The Caledonia Argus
Houston County commissioners picked up where they left off last week, debating how to replace sheriff’s deputy Kurt Kuhlers when he retires on March 10. The February 21 meeting was also the first county board session in recent memory to be held in the evening, giving residents who work day jobs a chance to attend.
Kuhlers has worn two hats for the past decade, serving as the county’s emergency manager and court security officer.
Commissioners eventually agreed to a request from sheriff Mark Inglett to hire a full-time deputy to handle court security. But his suggestion to create the new full-time job of emergency manager/civil process deputy hit a speed bump. After an extended debate, the board voted 4-1 (with a “no” from commissioner Scott Connor) to hire a half-time emergency manager.
“Emergency management is a critical position to the county,” Inglett asserted.
“We don’t necessarily disagree.,” commissioner Jack Miller said. “But it’s occasionally, it’s not daily.”
“You’re focusing on that they only have something to do when there’s a disaster,” Inglett replied. “That’s not the only obligation to the job. They’re responsible to do all of the emergency-related grant paperwork, they’re responsible when townships have flooding or some type of damage. They are responsible to see that their paperwork gets filled out so they can get the maximum amount of reimbursement.
“And they are responsible for preparedness. It’s not just when there’s a natural disaster.”
“I don’t think we disagree that we should back-fill Kurt’s position,” commissioner Justin Zmyewski said. “It’s the back-fill plus another position.”
“I think we agree that we need to replace Kurt,” commissioner Theresa Walter added. “We’re questioning whether that person, when he’s not in court, can he do civil process?”
“There’s just too much demand for civil process for the court security deputy to do that on those rare days when he’s not in court,” Inglett noted. However, the security deputy would be able to fill in for sick days or other department needs on those occasions, he noted later in the session.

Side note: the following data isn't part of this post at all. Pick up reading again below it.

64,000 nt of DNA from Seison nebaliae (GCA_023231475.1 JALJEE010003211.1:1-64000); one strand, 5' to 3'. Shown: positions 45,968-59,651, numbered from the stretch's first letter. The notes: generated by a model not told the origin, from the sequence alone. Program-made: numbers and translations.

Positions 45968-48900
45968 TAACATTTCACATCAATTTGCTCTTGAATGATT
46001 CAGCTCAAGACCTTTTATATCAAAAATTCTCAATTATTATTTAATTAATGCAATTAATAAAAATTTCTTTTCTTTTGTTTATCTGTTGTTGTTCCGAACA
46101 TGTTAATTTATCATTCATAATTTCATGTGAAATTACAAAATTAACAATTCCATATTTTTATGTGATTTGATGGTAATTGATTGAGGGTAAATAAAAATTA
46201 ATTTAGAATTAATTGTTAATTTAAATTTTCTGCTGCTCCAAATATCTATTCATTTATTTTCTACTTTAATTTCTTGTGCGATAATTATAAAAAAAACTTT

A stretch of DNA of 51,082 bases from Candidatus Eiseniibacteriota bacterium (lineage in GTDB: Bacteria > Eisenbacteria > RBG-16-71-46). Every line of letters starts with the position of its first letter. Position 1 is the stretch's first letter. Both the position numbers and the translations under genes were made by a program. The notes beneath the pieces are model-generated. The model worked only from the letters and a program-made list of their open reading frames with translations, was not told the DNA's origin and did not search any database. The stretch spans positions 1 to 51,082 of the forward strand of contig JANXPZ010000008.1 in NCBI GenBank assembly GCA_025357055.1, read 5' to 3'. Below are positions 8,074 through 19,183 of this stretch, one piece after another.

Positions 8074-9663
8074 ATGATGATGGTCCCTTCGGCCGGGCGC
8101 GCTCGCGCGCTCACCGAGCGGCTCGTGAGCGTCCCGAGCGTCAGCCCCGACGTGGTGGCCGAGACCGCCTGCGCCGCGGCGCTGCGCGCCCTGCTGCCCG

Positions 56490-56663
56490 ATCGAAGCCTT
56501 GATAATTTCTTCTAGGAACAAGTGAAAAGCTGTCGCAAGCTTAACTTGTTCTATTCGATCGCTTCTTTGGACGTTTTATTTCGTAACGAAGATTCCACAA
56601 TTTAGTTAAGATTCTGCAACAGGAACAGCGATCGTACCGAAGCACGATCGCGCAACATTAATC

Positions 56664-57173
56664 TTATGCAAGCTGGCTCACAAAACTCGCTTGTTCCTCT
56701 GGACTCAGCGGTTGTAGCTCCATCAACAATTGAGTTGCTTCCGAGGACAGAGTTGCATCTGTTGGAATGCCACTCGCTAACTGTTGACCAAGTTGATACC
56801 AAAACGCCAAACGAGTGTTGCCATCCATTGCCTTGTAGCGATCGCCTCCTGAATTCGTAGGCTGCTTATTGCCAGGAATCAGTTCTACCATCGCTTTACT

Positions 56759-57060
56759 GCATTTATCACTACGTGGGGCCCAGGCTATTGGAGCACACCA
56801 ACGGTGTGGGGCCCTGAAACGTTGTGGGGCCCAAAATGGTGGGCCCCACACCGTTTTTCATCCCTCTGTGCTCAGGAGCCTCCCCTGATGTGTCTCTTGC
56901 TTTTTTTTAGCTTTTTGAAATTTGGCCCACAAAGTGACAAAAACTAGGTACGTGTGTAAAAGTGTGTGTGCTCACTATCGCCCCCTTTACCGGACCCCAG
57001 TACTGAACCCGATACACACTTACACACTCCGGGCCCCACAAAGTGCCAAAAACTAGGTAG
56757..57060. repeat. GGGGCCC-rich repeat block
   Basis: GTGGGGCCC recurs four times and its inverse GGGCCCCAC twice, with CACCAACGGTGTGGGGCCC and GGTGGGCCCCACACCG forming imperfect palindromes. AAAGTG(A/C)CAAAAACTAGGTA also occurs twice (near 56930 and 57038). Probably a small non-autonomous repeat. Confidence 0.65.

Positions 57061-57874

Chief deputy Travis Lapham said that when Kuhlers leaves, the first 15 days of court will require 12 eight-hour shifts of overtime from the department. “We have no other choice,” he added. “We’re required to provide court security.”
The board left the question of civil process duties up to Inglett.
Walter made the motion to hire a half-time emergency manager. “Fillmore County actually talked to me about waiting until the 28th of February when five of us meet with Fillmore County commissioners, to discuss a shared position or other alternatives,” she reported. The chance to get together is a regularly-scheduled Joint Board of Health meeting.
Inglett said that a retired person might be interested in the half-time job, but personnel/facilities director Tess Arrick-Kruger warned that, given the professional training required, a half-time emergency manager might be “very difficult” to recruit.
Connor said that the emergency manager job should be part-time, but “We’ve got to decide whether we’re looking for a deputy-type or something else. We’ve got to decide how critical this position is.”
The board also agreed to advertise for a replacement patrol deputy if the court security job is filled from within the department.
Commissioners approved a grant agreement with the Minnesota Department of Natural Resources. The paperwork will make way for $3,893 in annual support for boat and water safety patrols.
Another vote rehired David Benson as a 67 day drop site supervisor.
Commissioners will take up the recent Erickson mine court decision on April 18. That document states that the county’s Board of Adjustment was in error when certifying a mining road as a “legal non-conforming use,” stating that “The court hereby certifies the property in violation of the appropriate ordinance and remands the action to the county board in accordance with Houston County ordinances.”